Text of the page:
Why is keeping up with finances so complicated – I really don’t get it. It should be more straightforward. Maybe we don’t have the right people; maybe things aren’t organized enough? I constantly struggle to know what’s coming in, what bills to pay, where we stand with the bank. I need to catch up with everything and then stay caught up.
THOUGHTS OF THE DAY: Getting your arms around finance includes sorting out who handles what. Prioritize organization. Reconcile accounts regularly. Decide what reports are needed and how frequently.
Start with key duties.
At the top of the list is properly entering incoming and outgoing information, including invoices to customers, bills from vendors, credit card and other charge receipts, and all loan documents. If you’re not sure how to set things up, hire a bookkeeping training firm, or ask your accounting firm to show you. Write out procedures and insist they be followed.
Hire someone with bookkeeping or accounting training to make entries. Don’t rely on someone who learned “on the job” as they may not fully understand how to correctly enter transactions. Include your accountant when interviewing candidates to help spot competence issues. Consider hiring a bookkeeping firm to come in periodically if you don’t need someone full time.
Make entering data a priority and get things organized.
Have three “in” baskets for invoices that need to be entered, incoming bills from vendors and credit card charges. Add five “out” baskets for invoices to mail, payments to approve, checks to sign, reconciling and filing. Keep your eye on the amount of paper in each basket and don’t let things pile up.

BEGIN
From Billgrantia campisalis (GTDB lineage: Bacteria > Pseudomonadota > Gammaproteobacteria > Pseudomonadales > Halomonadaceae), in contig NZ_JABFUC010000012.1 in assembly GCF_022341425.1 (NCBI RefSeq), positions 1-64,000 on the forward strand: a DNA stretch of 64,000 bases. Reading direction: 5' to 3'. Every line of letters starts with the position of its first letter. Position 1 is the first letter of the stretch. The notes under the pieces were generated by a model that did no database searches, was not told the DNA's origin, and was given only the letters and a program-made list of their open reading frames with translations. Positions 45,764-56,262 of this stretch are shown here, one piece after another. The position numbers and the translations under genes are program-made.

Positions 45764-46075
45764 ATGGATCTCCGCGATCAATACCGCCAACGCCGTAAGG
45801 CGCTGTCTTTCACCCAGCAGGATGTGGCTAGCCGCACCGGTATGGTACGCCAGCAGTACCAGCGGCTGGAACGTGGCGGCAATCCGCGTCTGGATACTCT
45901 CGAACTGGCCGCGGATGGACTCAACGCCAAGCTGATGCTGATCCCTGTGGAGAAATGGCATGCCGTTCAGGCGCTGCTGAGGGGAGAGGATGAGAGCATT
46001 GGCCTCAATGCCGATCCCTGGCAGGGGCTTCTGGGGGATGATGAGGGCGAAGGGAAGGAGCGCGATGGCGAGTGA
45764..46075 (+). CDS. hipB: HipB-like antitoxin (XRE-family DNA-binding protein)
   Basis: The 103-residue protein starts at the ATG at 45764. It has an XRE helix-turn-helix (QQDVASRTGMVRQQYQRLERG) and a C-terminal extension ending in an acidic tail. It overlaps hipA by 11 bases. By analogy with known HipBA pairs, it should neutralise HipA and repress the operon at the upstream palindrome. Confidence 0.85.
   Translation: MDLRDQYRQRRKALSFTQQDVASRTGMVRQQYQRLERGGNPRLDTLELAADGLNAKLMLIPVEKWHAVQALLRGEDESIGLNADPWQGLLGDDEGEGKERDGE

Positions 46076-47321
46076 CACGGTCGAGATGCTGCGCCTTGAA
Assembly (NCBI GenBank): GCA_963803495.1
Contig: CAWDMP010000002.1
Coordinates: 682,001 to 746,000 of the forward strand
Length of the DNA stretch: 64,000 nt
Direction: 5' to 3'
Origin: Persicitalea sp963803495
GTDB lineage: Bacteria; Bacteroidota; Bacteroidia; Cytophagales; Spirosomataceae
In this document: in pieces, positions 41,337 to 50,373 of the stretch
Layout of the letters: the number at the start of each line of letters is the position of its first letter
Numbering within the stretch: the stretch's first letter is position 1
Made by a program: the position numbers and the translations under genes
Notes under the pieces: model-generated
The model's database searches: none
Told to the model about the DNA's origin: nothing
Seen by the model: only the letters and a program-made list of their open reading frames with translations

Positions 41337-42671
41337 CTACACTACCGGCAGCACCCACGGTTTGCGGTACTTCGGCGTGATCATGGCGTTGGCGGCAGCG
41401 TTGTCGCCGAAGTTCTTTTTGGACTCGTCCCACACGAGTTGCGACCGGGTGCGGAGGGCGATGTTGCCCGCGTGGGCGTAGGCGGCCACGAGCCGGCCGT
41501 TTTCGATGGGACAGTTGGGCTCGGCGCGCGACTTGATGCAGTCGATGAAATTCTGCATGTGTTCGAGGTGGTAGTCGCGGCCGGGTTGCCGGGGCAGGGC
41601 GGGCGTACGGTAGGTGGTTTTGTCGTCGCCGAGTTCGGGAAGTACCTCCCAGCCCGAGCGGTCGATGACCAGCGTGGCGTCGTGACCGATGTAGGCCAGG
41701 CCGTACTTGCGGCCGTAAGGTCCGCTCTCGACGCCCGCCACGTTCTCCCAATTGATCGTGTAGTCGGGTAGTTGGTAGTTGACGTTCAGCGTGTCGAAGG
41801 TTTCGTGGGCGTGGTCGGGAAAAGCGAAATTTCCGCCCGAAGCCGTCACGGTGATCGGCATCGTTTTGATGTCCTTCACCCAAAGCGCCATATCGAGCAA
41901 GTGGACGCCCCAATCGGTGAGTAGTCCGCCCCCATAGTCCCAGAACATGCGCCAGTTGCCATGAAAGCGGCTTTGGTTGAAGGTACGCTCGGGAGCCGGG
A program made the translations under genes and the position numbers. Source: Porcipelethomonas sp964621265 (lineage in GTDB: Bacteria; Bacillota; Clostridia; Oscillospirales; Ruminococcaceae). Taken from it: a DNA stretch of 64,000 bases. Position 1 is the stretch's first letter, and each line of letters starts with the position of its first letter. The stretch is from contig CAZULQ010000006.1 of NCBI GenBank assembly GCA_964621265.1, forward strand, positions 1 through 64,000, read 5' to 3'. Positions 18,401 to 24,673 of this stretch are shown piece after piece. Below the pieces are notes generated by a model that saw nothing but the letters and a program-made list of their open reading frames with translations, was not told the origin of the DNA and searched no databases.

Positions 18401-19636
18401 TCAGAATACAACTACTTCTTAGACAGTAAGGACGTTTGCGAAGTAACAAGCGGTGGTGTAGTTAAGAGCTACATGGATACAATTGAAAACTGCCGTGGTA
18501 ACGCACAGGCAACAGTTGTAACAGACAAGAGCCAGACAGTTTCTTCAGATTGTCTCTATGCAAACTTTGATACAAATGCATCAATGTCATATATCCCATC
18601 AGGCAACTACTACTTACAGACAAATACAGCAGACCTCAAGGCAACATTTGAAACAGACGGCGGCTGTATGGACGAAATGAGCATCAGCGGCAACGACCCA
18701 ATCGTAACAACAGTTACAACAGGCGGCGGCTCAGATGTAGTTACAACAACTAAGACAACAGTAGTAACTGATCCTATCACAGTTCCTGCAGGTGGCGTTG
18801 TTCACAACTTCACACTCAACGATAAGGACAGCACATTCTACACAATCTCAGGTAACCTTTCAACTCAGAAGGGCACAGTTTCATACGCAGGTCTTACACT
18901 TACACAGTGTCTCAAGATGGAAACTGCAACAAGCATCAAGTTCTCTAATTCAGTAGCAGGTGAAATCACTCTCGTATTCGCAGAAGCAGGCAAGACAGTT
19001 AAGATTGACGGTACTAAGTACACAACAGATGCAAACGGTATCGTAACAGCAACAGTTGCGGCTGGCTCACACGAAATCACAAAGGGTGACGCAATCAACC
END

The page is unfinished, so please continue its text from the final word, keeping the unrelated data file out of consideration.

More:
Set up bookkeeping in a private office where papers won’t get disturbed.Lock the door when no one is there. Have a phone that doesn’t ring with incoming calls — the person doing accounting should not be interrupted, but might need to make outgoing calls to check on things. Have a shredder on hand for papers that get tossed.
Next comes verifying that what’s been entered in your accounting system matches what the other party who is charging or paying you has in their books. That’s reconciling. Top of the list are bank, credit card, lease and loan statements and client outstanding balances.
Who reconciles is as important as what gets reconciled.
To protect against theft, it’s important that whoever has access to make entries and changes in the accounting system not be allowed to reconcile. That means your accounting clerk, bookkeeper and controller should not be reconciling bank, credit card and customer statements. Your immediate reaction might be, “but who else knows how to do this stuff?” Reconciling is pretty easy if information is entered correctly and it’s done every month. You can do it, your accounting firm can do it, or a trusted staff person with good clerical skills can be taught how to reconcile.
Set up a monthly protocol to mail statements to all customers with outstanding balances. Include on the statement a name and phone number for the customer to contact if there’s a question. Assign one person in your company the responsibility for calling all clients with balances more than 30 days past due, to find out when the invoices will be paid.
Get a daily cash management report: cash in the bank, upcoming bills to be paid, expected receipts from customers. Review customer aging monthly, focus on collecting oldest balances first. Pay down loans as you build up cash.
Set aside time quarterly to plan and review. Use a budget for expenses, forecast your incoming sales, develop reports that compare what’s actually happening with your plans. Meet with people throughout the organization to discuss how well the business is doing and what changes might be beneficial.
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